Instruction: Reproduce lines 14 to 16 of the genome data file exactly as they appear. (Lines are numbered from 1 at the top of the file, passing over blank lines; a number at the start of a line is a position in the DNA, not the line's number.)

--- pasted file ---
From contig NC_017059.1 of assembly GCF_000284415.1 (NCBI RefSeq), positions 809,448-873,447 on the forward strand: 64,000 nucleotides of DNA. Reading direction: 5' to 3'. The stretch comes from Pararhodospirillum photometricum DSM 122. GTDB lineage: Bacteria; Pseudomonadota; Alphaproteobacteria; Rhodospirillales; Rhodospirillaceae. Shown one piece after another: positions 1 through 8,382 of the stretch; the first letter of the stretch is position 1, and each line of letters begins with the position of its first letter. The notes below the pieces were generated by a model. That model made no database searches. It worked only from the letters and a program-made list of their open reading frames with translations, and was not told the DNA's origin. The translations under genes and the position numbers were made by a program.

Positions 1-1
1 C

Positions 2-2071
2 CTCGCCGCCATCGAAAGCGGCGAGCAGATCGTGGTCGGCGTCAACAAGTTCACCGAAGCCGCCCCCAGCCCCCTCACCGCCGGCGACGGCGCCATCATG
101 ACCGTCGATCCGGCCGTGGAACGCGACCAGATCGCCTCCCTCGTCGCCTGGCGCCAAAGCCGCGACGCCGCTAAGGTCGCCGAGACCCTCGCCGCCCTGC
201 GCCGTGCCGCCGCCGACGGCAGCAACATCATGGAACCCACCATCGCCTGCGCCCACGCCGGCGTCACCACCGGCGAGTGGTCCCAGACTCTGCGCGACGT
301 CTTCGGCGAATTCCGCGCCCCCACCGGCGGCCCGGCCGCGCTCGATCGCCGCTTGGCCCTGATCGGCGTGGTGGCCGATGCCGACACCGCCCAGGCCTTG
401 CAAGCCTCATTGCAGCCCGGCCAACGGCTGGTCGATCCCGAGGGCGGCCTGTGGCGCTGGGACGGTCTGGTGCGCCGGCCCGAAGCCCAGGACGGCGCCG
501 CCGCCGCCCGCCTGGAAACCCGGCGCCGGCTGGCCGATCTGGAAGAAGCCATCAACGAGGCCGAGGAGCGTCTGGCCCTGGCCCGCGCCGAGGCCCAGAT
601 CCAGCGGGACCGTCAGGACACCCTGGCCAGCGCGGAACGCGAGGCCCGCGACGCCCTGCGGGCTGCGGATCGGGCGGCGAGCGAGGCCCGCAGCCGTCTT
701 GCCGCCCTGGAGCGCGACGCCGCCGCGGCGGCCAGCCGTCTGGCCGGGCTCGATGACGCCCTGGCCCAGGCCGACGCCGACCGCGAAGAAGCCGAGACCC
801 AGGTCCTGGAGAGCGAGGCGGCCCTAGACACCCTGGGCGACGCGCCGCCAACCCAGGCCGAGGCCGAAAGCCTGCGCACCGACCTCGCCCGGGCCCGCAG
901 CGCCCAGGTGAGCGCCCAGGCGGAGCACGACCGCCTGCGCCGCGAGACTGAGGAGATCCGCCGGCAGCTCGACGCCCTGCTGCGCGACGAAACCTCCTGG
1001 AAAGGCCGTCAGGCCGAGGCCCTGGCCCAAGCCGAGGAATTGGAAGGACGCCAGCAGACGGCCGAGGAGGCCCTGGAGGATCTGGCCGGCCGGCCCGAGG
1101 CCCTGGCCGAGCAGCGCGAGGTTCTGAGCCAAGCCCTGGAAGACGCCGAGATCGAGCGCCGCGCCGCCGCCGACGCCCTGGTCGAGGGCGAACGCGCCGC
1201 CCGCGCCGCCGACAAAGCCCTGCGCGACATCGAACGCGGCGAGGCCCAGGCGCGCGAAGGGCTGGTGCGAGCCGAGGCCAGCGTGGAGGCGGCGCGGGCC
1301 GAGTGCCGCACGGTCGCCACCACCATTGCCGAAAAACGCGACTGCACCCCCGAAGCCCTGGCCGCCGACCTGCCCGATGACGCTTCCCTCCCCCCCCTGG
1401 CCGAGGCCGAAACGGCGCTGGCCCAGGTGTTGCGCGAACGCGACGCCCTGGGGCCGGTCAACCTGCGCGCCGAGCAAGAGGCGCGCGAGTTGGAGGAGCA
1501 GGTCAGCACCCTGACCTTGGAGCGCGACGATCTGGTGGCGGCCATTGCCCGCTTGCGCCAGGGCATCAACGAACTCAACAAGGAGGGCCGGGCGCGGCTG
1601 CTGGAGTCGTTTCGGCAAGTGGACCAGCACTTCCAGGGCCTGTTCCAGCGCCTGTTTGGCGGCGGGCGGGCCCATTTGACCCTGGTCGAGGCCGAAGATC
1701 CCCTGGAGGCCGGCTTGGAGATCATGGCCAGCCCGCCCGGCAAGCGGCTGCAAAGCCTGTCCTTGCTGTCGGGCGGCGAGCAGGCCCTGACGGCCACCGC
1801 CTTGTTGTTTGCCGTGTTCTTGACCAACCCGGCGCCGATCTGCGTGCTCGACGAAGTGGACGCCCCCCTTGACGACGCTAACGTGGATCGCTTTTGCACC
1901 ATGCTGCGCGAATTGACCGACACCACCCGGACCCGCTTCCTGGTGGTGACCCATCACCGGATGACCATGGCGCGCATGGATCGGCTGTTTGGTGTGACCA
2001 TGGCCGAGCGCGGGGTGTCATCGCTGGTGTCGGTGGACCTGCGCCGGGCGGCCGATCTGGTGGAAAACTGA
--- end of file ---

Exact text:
901 CGCCCAGGTGAGCGCCCAGGCGGAGCACGACCGCCTGCGCCGCGAGACTGAGGAGATCCGCCGGCAGCTCGACGCCCTGCTGCGCGACGAAACCTCCTGG
1001 AAAGGCCGTCAGGCCGAGGCCCTGGCCCAAGCCGAGGAATTGGAAGGACGCCAGCAGACGGCCGAGGAGGCCCTGGAGGATCTGGCCGGCCGGCCCGAGG
1101 CCCTGGCCGAGCAGCGCGAGGTTCTGAGCCAAGCCCTGGAAGACGCCGAGATCGAGCGCCGCGCCGCCGCCGACGCCCTGGTCGAGGGCGAACGCGCCGC